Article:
I'm no horror buff, but I do love the zombies. Well, I love the idea of zombies. I'm not really that interested in watching all the low-budget zombie movies, all the Italian zombie movies, or all the non-Romero Living Dead movies. But it's funny, I was looking over Ryan's recent Cinematical Seven of reasons he doesn't care for zombie movies, and it dually serves as my own list of reasons I like zombie movies. Or at least those zombie movies that apply. Primarily, I like zombie movies for the first reason: the symbolism.

Shaun of the Dead may be a comedic zombie movie, and it may not have any political undertones or serious social commentary, as do Romero's films and other prominent examples of the genre, but it does permit a scholarly subtext reading nonetheless. And because I'm a scholarly sort of gent (or maybe really I just like to over-analyze everything), I'm going to take this opportunity to look at this deeper level of the movie. Sure, I could just write about why I think the movie is one of the most hilarious I've ever seen, but that would be boring; plus, I respect that some people don't have the same sense of humor as me.

Shaun's symbolism comes in the form of the romantic story. The movie, often referred to as a "rom zom com" (romantic zombie comedy), actually serves as a sort of cinematic relationship guide, comically instructing us about dealing with commitment issues. Look at the order in which the members of Shaun's party are killed (killed dead, not undead): #1: his stepfather (Bill Nighy); #2: his mum (Penelope Wilton); #3: the other guy who loves his girl (the underrated Dylan Moran, who must be seen in Run Fatboy Run); #4: his roommate (Peter Serafinowicz); and finally, #5: his immature best friend (Nick Frost). These are the people that have to die in order for Shaun (Simon Pegg) to devote his full attention to Liz (Kate Ashfield). In real, non-lethal terms, they are the people Shaun has to let go of before he can fully connect in a relationship. Who hasn't had to deal with one or more of these examples when in love? I don't want to get all psychological about it, especially with the mama's boy stuff, but certainly everybody has had that good friend who has to be compromised somewhat because he or she poses a threat to the relationship. The interesting thing is that Ed doesn't actually have to die, whereas the rest of the threats do. The roommate one is a little less obvious than the others, in the sense that he's just representational of the bachelor pad. And there's probably other characters that can also be considered in the order, such as the bartender, who personifies Shaun's penchant for hanging out in a bar and drinking too much.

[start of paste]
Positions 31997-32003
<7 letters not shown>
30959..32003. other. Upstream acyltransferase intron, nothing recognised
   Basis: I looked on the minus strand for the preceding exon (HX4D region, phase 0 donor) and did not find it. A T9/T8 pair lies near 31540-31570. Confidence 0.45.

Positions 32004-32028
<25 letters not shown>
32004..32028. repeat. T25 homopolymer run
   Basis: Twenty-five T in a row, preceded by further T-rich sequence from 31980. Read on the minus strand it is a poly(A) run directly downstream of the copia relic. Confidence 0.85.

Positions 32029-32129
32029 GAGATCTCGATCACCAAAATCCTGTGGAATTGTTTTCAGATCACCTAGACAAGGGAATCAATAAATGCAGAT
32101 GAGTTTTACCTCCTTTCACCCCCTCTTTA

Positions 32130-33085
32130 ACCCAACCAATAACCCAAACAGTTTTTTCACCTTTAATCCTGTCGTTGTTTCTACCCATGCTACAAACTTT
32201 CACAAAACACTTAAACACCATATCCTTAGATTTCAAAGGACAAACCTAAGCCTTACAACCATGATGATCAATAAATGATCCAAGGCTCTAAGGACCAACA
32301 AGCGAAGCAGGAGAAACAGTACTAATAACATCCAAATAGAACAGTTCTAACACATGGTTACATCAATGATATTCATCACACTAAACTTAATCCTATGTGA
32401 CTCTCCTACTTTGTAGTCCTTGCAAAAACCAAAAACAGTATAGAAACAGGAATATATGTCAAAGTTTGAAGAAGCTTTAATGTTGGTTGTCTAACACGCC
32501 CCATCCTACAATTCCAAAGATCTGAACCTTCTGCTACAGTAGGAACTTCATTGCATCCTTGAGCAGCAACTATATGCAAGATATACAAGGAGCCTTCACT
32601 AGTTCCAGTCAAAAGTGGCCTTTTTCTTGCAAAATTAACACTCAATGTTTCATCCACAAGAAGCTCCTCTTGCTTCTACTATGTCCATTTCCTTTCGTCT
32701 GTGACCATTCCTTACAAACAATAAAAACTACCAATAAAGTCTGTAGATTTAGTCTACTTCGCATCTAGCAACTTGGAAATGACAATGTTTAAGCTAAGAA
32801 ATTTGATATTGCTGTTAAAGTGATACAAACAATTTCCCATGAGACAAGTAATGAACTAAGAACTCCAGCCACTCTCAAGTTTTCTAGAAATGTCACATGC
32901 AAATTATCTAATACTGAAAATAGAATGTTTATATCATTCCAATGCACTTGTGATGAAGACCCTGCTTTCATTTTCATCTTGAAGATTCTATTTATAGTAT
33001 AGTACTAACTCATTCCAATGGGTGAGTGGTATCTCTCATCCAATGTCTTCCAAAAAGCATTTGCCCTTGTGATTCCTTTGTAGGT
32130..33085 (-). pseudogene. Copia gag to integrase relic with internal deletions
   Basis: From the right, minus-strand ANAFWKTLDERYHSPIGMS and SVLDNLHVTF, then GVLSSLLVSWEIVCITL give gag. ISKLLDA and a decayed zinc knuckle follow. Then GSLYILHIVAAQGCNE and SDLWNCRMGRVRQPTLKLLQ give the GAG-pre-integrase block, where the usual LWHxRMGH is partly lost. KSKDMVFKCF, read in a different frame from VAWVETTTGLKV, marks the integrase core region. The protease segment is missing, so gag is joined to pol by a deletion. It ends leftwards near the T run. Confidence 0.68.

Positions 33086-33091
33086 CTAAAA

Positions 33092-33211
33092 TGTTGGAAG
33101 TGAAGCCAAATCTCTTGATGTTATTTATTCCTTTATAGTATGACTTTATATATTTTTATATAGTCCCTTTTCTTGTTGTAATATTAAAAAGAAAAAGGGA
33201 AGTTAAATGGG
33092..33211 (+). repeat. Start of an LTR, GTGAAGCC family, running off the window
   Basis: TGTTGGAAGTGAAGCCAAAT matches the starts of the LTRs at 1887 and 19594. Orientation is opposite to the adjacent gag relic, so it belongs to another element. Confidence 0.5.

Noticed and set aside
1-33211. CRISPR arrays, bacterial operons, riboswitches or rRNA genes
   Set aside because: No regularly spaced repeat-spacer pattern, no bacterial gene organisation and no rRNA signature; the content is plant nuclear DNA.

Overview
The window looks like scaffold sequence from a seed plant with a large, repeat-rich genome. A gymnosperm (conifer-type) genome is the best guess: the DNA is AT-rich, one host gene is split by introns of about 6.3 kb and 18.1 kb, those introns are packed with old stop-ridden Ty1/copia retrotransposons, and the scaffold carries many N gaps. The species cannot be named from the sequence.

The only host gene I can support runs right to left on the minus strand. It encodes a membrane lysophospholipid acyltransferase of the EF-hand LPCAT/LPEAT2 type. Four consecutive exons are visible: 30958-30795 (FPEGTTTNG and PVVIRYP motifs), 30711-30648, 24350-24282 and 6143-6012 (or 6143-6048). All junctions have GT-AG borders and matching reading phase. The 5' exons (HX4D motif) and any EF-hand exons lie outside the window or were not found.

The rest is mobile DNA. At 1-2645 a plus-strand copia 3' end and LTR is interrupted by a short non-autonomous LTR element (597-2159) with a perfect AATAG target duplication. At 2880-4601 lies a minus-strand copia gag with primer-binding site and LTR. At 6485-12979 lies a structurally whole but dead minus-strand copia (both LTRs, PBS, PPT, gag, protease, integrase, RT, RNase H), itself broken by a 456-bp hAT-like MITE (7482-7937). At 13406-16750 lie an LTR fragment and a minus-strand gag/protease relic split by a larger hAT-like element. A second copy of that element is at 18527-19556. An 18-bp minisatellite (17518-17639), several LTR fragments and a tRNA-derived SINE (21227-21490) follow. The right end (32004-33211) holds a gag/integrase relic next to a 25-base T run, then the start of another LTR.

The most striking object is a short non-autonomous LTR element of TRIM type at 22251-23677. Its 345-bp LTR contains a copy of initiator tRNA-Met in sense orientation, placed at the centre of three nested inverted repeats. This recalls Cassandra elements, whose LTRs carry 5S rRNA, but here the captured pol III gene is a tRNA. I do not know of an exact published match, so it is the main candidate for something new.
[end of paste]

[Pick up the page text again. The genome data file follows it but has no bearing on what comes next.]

Okay, so maybe you don't appreciate the academic dissection approach to the film, but the level is there to think about if you want to. The script is also filled with other gems that similarly involve close attention, yet aren't as analytically nerdy. Much of these bits of genius are revealed in the film's DVD commentary, such as the many references to Romero and Raimi and others. The most genius line, though, is the foreshadowing drinking plan of "a Bloody Mary first thing, a bite at the King's Head, a couple at the Little Princess, stagger back here and bang ... back at the bar for shots." It cleverly plots out the events of the rest of the movie. Also, it's great how, whether intentional or not, Shaun's stepfather, Philip, evokes the Black Knight from Monty Python and the Holy Grail when insisting that his bite is not that bad ("I ran it under a cold tap").

Of course, there's also simple slapstick comedy like when Shaun slips on the blood in the market. And there's plenty of gross, bloody gore, too. If there weren't a subtext I would surely enjoy the movie for the surface comedy and horror alone. I might even want to watch it a million times, as I do now. But the symbolism and depth of the movie make me appreciate it as a masterpiece.
categories Features, Cinematical